Daily Archives: January 14, 2019

Ranching in the Future – What Should Young Ranchers Expect?

Ranching in the Future – What Should Young Ranchers Expect?

John Marble

On Pasture

Fundamentally, the ranches of 100 years ago were founded on using land to grow grass and cattle. Land values were tied intimately to productive value of the land and the then-current values of the cattle market. And so, our ancestors built successful ranches.

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Keep your cow herd management sharp during mid-winter

Keep your cow herd management sharp during mid-winter

Dr. Bob Hough

Western Livestock Journal

As producers’ cow herds enter the last third of gestation, it is important not to get lax on management. This is because what is done now will have a direct impact on a successful calving season that produces healthy calves.

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Female Ranchers Are Reclaiming the American West

Female Ranchers Are Reclaiming the American West

Amy Chozick

New York Times

Hundreds of years before John Wayne and Gary Cooper gave us a Hollywood version of the American West, with men as the brute, weather-beaten stewards of the land, female ranchers roamed the frontier. They were the indigenous, Navajo, Cheyenne and other tribes, and Spanish-Mexican rancheras, who tended and tamed vast fields, traversed rugged landscapes with their dogs, hunted, and raised livestock.

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Not feeding pregnant cows enough protein can have serious consequences.

Not feeding pregnant cows enough protein can have serious consequences.

Ellen Crawford

North Dakota State University

Underfeeding protein to stock cows through their winter gestation has serious consequences, a North Dakota State University Extension livestock expert warns.

“If insufficient protein and nitrogen are provided and degraded in the rumen, forage digestion will be reduced and the cow may not meet caloric needs and lose weight,” says John Dhuyvetter, Extension livestock systems specialist at the North Central Research Extension Center near Minot, N.D. “Furthermore, the developing fetus may be undernourished, impacting development, vigor and survival at birth, and future outcomes. Both colostrum and milk quality and quantity can suffer.”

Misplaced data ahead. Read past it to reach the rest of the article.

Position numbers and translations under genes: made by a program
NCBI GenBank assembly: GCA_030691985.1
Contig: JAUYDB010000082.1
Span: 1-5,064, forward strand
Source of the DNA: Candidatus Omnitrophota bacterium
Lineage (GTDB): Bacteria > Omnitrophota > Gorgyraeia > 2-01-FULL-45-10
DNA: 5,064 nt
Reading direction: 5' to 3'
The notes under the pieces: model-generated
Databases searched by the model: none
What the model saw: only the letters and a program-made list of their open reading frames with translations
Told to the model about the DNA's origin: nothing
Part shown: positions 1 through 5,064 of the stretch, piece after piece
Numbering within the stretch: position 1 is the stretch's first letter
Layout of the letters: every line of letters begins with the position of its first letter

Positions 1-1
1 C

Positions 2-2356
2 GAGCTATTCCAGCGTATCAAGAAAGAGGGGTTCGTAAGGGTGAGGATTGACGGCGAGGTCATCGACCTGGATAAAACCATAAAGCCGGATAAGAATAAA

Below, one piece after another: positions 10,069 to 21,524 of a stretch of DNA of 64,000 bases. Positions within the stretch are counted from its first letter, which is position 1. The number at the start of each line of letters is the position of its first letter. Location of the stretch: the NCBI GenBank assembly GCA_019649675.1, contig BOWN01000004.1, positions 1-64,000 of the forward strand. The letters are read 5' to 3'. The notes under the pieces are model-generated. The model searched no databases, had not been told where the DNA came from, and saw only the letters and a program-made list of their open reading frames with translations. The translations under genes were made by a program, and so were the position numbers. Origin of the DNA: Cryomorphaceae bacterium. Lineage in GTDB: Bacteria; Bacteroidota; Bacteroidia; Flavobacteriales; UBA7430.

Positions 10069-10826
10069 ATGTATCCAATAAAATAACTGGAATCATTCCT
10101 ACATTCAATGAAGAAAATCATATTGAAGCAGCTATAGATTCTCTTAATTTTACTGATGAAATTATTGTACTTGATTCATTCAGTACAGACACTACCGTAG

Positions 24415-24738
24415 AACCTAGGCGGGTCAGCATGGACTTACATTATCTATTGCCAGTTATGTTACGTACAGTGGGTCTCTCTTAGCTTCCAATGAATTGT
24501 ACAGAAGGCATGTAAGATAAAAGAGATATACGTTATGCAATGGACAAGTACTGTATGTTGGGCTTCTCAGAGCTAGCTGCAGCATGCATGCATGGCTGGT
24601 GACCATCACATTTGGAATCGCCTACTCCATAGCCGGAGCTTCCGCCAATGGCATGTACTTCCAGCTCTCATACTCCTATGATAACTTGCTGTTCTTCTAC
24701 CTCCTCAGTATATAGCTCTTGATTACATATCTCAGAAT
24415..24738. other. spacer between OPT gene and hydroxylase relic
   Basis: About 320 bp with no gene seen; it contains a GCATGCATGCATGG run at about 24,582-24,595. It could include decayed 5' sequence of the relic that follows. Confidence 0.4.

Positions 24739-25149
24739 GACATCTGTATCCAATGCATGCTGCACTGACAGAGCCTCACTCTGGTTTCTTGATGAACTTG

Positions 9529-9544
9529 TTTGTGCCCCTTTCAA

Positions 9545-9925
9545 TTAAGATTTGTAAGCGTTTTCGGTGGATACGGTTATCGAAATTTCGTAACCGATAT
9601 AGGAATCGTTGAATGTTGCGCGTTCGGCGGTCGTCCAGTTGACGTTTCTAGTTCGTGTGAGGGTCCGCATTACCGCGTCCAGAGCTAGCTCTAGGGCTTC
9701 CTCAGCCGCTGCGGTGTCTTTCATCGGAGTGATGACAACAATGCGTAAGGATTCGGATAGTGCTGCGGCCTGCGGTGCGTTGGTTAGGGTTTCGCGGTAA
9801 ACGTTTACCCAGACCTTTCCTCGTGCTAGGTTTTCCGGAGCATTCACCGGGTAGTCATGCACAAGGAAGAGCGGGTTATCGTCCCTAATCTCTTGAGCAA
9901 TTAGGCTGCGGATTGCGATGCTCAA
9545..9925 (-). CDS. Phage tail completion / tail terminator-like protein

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Scrotal frostbite in bulls can impair fertility

Scrotal frostbite in bulls can impair fertility

Heather Smith Thomas

The Fence Post

Cold, windy weather can result in bull infertility the next breeding season. Scrotal frostbite can temporarily or permanently affect fertility, depending upon severity of freezing — causing testicle damage and semen deterioration.

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Trump farm bailout money will go to Brazilian-owned meatpacking firm, USDA says

Trump farm bailout money will go to Brazilian-owned meatpacking firm, USDA says

Jeff Stein

The Washington Post

U.S. taxpayers will buy about $5 million in pork products from a Brazilian-owned meatpacking firm under President Trump’s bailout program, which was designed to help American farmers hurt by the administration’s trade war, according to documents released Wednesday.

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Increasing economic efficiency with genomics

Increasing economic efficiency with genomics

Wes Ishmael

Beef Magazine

A thousand days here, a thousand days there, and pretty soon you’re talking some real time. That’s how long it takes to feed and see the results of a replacement heifer’s first progeny. That’s why Ryan Noble of Noble Ranch LLC at Yuma, Colo., used genomics to help identify replacement heifer prospects most likely to merit the investment.

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